Many investors have a specific asset allocation in mind when it comes to their retirement portfolio. And just like most other aspects of investing, there are many varying opinions on the “right” one. Your investment strategy will take into consideration your risk tolerance, goals and investment time frame, which combined make your portfolio unique. And while many financial experts have different views on how to reach your goals, most can agree that it’s important to review and rebalance periodically, particularly in this long-lasting bull market.
“People who planned to put, say, 55% of their money in stocks may find they’re now 75% in equities,” said Ken Nuss, CEO of AnnuityAdvantage, in a recent article in Physician’s Money Digest.
While money market funds are safe and liquid, they pay little interest. Certificates of deposit, while FDIC-insured, are somewhat illiquid and pay only modest yields. On the other hand, bond funds are liquid and convenient, but short-term funds pay modest yields while longer-term funds are vulnerable to interest-rate hikes.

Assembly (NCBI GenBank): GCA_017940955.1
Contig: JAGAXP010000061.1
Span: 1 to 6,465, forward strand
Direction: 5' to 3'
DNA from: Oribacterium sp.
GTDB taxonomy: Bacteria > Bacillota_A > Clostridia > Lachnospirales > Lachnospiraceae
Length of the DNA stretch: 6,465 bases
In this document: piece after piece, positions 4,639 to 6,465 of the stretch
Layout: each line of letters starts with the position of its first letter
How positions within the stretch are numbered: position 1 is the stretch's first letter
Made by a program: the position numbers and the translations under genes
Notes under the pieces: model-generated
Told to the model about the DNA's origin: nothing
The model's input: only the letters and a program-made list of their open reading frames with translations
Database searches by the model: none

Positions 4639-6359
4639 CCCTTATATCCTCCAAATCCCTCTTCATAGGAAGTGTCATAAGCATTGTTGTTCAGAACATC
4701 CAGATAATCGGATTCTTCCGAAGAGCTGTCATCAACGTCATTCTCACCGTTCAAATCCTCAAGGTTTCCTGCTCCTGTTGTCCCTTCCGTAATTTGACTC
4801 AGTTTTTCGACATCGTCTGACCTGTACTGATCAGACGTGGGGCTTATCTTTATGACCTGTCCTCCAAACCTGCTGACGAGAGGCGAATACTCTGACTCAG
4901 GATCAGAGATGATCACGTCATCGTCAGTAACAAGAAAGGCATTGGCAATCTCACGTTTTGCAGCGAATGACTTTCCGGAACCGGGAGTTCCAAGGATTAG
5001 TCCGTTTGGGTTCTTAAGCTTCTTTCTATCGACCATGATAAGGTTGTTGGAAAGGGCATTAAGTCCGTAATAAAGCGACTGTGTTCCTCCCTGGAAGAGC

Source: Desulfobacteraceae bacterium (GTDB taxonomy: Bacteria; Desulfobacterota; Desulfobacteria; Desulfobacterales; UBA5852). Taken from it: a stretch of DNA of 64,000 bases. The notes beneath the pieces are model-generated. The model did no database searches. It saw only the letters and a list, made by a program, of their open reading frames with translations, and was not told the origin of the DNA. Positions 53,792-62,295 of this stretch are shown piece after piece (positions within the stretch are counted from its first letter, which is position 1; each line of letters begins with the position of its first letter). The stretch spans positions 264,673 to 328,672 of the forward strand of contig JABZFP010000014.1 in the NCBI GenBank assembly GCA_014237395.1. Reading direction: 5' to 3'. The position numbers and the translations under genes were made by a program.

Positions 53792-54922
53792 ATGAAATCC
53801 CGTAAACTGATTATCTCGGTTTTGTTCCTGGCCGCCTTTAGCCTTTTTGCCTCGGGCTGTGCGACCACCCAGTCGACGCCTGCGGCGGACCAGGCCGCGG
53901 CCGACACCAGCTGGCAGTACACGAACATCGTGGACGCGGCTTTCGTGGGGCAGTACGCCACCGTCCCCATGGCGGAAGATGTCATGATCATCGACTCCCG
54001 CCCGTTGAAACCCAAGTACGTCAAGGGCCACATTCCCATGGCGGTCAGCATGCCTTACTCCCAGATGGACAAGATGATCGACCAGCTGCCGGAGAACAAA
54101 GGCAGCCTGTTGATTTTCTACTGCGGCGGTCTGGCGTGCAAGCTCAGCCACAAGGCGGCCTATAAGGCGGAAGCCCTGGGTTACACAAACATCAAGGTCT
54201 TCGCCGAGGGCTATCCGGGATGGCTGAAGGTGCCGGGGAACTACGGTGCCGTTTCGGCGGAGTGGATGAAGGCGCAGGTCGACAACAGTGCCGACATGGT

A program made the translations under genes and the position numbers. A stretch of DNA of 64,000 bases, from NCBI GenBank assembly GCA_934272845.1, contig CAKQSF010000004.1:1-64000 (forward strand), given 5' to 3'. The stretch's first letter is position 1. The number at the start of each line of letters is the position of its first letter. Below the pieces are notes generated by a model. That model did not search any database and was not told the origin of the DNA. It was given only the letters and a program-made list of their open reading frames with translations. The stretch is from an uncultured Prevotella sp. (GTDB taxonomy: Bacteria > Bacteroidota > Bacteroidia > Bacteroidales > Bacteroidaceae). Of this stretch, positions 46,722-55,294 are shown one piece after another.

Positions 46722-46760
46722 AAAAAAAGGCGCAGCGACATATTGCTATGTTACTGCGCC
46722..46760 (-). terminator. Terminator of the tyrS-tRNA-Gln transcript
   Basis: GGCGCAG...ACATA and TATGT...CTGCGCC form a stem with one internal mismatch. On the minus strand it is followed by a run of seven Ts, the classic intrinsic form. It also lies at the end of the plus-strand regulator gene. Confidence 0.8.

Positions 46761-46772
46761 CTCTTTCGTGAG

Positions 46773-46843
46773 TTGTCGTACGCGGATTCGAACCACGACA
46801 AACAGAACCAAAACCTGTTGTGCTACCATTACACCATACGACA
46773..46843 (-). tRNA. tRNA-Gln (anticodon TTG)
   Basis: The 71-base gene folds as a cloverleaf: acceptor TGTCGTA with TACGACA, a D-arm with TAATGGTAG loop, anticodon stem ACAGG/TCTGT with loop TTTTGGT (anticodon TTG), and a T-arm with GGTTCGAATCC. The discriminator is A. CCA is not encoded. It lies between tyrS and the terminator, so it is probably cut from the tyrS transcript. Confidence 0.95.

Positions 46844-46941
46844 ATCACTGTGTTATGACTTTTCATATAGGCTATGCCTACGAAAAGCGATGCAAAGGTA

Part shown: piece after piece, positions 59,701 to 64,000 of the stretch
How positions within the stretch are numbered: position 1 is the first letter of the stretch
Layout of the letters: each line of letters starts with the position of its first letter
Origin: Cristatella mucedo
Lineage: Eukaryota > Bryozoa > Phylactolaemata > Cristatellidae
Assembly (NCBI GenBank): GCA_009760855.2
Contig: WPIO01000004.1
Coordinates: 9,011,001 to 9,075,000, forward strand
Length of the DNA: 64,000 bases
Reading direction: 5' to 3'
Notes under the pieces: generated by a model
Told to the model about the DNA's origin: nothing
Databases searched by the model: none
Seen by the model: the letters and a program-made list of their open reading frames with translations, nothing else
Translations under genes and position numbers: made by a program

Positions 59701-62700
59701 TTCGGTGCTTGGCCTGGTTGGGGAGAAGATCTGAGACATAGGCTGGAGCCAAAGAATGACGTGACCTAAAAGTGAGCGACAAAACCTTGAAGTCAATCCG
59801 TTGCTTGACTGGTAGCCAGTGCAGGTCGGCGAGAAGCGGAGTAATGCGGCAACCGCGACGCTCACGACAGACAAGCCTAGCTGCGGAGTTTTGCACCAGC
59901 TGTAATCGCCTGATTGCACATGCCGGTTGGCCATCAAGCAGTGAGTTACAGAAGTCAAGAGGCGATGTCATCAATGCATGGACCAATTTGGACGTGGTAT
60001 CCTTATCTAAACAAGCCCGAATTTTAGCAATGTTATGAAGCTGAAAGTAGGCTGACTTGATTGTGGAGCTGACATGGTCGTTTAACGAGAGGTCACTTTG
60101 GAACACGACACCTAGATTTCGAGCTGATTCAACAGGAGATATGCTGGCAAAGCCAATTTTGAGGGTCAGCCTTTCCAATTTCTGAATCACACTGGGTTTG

“Fixed annuities, often overlooked, offer a proven way to lower your risk,” Nuss added. “As well as guaranteeing your principal, they can cut your taxes and boost your yield.”
Similar to a CD, a fixed-rate annuity pays a guaranteed rate for a set number of years, and when held in a taxable account, offers tax deferral. They also offer a significant higher interest rate than a CD typically. Currently, investors can earn up to 3.49% for a 7-year annuity, up to 3.3% for a 5-year contract, and up to 2.15% for a 3-year annuity.
In addition to these benefits, a fixed indexed annuity (FIA) can eliminate the common fear of downside risk while allowing an opportunity to benefit from the upside. The rate of interest paid annually is based on the changes to a market index, like the Dow Jones Industrial Average or S&P 500. When the index value increases, interest is credited. The biggest advantage is that when the market falls, you lose nothing, in exchange for only getting part of the market’s gains as an interest credit. The minimum interest rate is usually zero, so there is the potential for years when you earn no interest with an FIA. But the flipside is that there could be years in which you earn much more than you would have with a fixed-rate annuity.
Written by Rachel Summit